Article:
Minimalism vs Maximalism In Web Design

This month we we are talking about paid, local and search marketing across our blogs and social media, so you may ask, why are we now talking about web design again? As a digital marketing agency, more times than not, a customer from any paid, local or search campaign will be led to a website and if that website’s no good, the rest of the work is obsolete. So now we’ve explained why we’re about to discuss minimalism vs maximalism in web design, we’d best get to it!

Over the past decade digital interfaces have seen it all: from the realistic, texture-rich skeuomorphic designs of the first iPhone, to the bare bones and unabashedly digital takes like Google’s Material Design or Windows Metro UI. We’ve seen web design trends shift from one extreme to another, yet the flat ‘trend’ seems to have really stuck around. Even Apple eventually ditched their maximalist designs with the release of iOS 7, which replaced the famous iPhone skeuomorphism with flat design and neon colours. Today in 2018 though, that shift to the flat UI happened nearly five years ago, so how much do we have to abide, and where can we break out?

Where flat design works well

“Form ever follows function” – Louis Sullivan

Design doesn’t always need to be elaborate to be effective. Functional and cost effective, flat design has stuck around because it works. Really, it’s hard to go wrong with a design methodology that puts copy and actions first, but that methodology works better for some cases than others.

Dropbox uses large type and bold flat colors to put message, and action first.

Flat design and minimalism go hand in hand, placing focus on the key content means an overall lack of interface decoration. This makes makes perfect sense when our goals are ease of function, or the concise relaying of technical info (think digital services, or industrial products).

Where skeuomorphic design works well

Sometimes, speed of use or concise communication shouldn’t be our website’s top priority. In one industry it may be appropriate to keep things looking corporate and streamlined, but in another it may seem woefully out of touch.

Chamberlain’s Leather Milk uses texture to make things feel ‘real’.

Let’s say you have a business making artisanal leather waxes and oils. Your product sells through the value of honest, real ingredients, as well as the character of maintenance and care to keep what’s old lasting into the future. In a case like this, the website needs to feel as ‘real’ as its product.

In with the old, out with the new. Bold, flat design would feel off-putting, or even seem outright jarring against the storytelling and message of history and craftsmanship. When your brand relies on nostalgia, or the story of craft, heavy use of textures and decorative imagery become very appropriate. We’re not looking to inform the visitor as quickly as possible; we’re building a connection that, thanks to the right design, feels less digital and more human.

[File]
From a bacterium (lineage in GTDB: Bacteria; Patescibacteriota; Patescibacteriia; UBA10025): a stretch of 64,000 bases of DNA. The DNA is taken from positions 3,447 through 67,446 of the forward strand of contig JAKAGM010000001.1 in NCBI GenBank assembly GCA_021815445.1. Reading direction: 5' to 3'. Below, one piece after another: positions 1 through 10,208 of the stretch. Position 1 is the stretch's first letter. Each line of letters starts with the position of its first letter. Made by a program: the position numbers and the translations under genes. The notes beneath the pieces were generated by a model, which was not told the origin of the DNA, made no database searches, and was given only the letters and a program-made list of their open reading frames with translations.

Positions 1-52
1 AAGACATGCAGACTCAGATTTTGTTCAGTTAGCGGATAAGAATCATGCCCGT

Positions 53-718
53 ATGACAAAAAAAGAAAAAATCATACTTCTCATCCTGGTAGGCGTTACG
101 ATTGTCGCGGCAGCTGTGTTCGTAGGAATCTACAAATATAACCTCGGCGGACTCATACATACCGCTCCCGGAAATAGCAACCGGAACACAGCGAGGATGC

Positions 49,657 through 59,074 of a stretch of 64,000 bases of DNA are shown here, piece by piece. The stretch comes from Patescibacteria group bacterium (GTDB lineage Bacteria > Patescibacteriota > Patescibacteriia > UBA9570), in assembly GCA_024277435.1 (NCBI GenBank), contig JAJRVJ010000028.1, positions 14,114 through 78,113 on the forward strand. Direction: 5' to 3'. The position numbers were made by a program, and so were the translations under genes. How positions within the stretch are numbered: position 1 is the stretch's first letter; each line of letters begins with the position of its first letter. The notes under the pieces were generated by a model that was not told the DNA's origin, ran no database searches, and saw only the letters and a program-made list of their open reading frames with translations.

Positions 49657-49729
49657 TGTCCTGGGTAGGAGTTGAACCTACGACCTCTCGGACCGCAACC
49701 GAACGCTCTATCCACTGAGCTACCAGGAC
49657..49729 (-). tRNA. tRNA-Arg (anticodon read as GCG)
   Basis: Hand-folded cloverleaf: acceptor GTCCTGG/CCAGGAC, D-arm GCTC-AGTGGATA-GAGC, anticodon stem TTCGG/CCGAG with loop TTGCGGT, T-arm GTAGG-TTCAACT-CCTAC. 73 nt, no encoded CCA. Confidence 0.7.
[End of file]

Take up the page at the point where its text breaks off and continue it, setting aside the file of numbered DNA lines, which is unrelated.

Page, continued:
Finding the middle ground

In some instances, a purely flat design may feel too impersonal, but a heavy use of skeuomorphism could risk feeling dated. In cases like this it may be time to follow the tactile design trend, which aims to create the illusion of depth and three-dimensional objects in the digital space.

OTQ Design, and Honu Line both place objects within the digital space to create immersion.

Tactile design can feel more alive than the trends of flat design, opting for a more borderless space, where the visitor can imagine the website extends beyond the screen, and objects can live within it. This is accomplished through the use of generous whitespace paired with high quality photography and consistent use of shadows. The content feels less trapped between a screen, and it becomes more connected to the user.

In Conclusion

The modern website need not follow trends blindly. Interfaces throughout the past decade have shifted dramatically in either direction, but with some time to breathe since the last push for flat design, we can reflect and understand when one visual trend is more appropriate than another.

For technical tools and services, efficiency is key. For those with a human story to tell, it may be right to go for a more ‘real world’ appearance. As time goes on, we’re likely to see more and more websites opting for something in between. The tactile design trend isn’t about just adding some shadows, it’s about finding the balance between the digital and physical worlds, while reducing our barrier to real branding connection.

Curious about which direction to take your own project?  If you want to learn more about website design, feel free to give us a call or drop by our marketing agency in Vancouver!